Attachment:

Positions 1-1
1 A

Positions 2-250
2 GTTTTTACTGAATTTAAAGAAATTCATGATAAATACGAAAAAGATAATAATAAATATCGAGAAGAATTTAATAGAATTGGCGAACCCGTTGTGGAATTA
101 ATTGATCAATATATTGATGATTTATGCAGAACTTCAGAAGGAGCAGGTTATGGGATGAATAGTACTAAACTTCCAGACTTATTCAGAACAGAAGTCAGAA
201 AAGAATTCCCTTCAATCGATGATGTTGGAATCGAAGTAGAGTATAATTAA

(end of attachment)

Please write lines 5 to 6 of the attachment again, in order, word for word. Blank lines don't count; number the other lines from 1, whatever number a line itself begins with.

101 ATTGATCAATATATTGATGATTTATGCAGAACTTCAGAAGGAGCAGGTTATGGGATGAATAGTACTAAACTTCCAGACTTATTCAGAACAGAAGTCAGAA
201 AAGAATTCCCTTCAATCGATGATGTTGGAATCGAAGTAGAGTATAATTAA